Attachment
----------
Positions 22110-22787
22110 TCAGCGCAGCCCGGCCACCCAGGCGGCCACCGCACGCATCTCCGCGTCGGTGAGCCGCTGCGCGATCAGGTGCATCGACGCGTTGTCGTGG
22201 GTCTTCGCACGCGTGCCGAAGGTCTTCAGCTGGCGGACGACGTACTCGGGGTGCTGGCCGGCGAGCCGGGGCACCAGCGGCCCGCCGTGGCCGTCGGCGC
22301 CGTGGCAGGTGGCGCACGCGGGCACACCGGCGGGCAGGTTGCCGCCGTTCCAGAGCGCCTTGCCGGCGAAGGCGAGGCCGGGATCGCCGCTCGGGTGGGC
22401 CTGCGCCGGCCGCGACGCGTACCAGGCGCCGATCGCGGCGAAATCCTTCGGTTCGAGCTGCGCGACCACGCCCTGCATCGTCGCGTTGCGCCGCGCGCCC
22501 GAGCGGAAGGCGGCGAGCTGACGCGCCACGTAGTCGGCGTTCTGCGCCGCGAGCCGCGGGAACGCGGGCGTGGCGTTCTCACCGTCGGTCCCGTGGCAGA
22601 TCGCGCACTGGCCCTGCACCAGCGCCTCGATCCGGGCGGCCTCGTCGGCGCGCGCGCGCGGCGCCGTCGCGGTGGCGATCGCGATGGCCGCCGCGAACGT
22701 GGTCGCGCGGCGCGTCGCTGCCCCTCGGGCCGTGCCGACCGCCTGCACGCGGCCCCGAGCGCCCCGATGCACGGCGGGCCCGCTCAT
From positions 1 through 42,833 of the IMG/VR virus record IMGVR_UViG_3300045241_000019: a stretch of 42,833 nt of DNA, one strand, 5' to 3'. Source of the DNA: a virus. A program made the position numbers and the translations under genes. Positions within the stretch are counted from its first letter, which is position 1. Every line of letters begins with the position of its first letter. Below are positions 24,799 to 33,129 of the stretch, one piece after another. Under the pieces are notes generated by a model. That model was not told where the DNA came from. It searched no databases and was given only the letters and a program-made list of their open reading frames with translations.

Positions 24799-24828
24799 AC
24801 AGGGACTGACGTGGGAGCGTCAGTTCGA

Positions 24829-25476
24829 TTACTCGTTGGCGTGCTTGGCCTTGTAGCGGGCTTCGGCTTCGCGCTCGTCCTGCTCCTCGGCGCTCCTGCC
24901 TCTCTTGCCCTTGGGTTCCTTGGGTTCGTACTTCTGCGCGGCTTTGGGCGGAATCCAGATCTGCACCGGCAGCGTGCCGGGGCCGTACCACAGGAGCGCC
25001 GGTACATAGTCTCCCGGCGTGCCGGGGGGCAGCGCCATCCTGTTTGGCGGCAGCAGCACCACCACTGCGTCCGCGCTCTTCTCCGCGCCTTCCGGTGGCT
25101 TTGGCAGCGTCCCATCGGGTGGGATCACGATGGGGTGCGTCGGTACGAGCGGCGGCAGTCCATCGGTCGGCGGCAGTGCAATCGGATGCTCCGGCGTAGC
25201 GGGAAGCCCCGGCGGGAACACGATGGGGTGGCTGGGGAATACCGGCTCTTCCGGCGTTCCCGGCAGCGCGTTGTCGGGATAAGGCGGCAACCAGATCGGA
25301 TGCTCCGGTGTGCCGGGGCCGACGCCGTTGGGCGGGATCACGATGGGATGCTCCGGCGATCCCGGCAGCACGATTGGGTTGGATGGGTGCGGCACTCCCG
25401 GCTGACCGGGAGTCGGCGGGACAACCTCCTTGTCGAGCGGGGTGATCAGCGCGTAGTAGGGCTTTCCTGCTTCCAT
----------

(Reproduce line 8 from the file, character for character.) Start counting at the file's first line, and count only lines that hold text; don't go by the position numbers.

22701 GGTCGCGCGGCGCGTCGCTGCCCCTCGGGCCGTGCCGACCGCCTGCACGCGGCCCCGAGCGCCCCGATGCACGGCGGGCCCGCTCAT